3. Once the groups have completed their research, gather for a briefing from each group. Complete the simulated trip by watching a video about the park, looking at photos, and then reading a story about camping while sitting around a pretend campfire (a pile of crinkled red, yellow, and orange tissue paper plus flashlights works well).

Parks Pictionary

What You Need

  • Chalkboard
  • Pictures of famous national park landmarks

What to Do

  1. The National Park Service protects some of the most recognizable symbols of America, such as Mount Rushmore, Old Faithful, the Lincoln Memorial, the Grand Canyon, and the towering redwoods of Muir Woods. Make a deck of photo flashcards equal to the number of students in your class featuring some of these iconic national park images on one side and facts about the park on the other side. Over a period of a week or two, introduce students to the locations in the deck. The cards can also be used as a center activity where students can work independently and quiz one another.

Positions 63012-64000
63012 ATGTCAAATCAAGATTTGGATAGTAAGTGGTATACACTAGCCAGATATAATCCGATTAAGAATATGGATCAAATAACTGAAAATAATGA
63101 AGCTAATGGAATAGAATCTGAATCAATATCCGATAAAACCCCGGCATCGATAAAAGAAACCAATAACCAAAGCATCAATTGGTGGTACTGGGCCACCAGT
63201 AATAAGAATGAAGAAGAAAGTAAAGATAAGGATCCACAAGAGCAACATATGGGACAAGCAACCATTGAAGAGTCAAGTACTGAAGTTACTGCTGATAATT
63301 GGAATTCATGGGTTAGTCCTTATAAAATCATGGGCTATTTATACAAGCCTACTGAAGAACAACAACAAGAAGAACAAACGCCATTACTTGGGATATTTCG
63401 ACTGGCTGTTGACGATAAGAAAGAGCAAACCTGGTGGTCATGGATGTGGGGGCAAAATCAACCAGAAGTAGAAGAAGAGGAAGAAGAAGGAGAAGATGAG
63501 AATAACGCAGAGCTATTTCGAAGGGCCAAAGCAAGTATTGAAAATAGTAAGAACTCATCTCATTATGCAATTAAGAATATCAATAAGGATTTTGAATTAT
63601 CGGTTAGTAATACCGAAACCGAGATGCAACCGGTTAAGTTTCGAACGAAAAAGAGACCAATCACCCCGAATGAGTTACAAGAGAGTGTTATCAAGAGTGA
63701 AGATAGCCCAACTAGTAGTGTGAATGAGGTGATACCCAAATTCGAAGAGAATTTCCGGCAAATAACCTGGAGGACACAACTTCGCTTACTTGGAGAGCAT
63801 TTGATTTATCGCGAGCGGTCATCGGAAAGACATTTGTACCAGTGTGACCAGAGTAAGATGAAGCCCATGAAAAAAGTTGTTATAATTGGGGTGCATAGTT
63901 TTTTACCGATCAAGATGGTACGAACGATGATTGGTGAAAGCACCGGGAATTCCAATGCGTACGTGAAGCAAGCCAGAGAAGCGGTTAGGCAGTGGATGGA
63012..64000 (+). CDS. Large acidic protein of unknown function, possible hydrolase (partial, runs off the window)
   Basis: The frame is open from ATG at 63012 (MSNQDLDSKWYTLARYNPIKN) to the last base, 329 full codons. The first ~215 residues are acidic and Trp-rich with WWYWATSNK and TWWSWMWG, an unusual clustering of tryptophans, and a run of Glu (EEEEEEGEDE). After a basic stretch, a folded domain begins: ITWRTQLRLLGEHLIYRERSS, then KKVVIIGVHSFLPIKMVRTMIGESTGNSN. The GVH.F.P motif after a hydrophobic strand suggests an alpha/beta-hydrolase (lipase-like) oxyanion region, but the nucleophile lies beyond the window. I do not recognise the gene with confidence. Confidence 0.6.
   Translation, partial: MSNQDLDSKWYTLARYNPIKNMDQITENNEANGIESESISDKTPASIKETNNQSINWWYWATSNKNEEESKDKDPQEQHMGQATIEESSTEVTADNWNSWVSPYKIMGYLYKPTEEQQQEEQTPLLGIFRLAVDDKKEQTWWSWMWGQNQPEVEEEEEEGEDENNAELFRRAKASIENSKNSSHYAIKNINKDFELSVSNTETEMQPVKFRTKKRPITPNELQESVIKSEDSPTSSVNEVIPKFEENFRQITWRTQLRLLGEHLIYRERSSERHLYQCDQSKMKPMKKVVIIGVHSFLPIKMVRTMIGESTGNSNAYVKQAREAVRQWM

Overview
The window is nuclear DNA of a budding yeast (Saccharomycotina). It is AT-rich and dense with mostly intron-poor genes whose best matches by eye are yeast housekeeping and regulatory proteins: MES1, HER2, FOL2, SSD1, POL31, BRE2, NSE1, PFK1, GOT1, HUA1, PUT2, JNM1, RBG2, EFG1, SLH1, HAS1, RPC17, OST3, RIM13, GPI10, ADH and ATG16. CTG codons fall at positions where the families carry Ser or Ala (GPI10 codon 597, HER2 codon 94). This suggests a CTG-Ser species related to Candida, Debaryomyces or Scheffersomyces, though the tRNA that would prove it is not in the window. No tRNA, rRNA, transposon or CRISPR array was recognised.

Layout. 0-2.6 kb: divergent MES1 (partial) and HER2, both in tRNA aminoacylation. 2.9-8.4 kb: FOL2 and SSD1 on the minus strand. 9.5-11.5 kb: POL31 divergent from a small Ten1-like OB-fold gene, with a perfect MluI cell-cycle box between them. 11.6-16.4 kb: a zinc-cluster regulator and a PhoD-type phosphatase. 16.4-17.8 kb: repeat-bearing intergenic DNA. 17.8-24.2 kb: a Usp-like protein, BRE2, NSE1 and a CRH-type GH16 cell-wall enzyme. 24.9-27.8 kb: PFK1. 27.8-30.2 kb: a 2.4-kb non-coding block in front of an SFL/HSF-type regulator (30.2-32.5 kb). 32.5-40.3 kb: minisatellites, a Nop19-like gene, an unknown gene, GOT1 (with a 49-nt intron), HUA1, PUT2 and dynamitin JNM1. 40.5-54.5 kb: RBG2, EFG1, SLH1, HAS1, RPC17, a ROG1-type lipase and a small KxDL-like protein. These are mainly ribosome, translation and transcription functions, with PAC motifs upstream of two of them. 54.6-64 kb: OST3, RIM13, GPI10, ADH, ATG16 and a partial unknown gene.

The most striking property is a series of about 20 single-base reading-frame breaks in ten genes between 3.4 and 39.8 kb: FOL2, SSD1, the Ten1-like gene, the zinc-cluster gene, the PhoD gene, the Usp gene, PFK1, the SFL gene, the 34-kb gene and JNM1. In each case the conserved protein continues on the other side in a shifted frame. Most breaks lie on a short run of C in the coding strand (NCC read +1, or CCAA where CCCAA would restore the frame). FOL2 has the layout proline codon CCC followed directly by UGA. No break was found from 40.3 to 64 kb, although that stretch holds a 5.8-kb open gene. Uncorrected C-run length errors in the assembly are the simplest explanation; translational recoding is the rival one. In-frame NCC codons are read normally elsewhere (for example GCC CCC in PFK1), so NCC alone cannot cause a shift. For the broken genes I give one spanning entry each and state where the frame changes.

2. When all the cards have been covered, gather the class for a game of "Parks Pictionary" at the chalkboard. Each student draws a card from the photo flashcard deck and must draw the iconic location on the board for the other students to guess. The game continues until each student has had a chance to draw at the board.

National Park Online Resources
Bolster your study of national parks at the National Park Service website.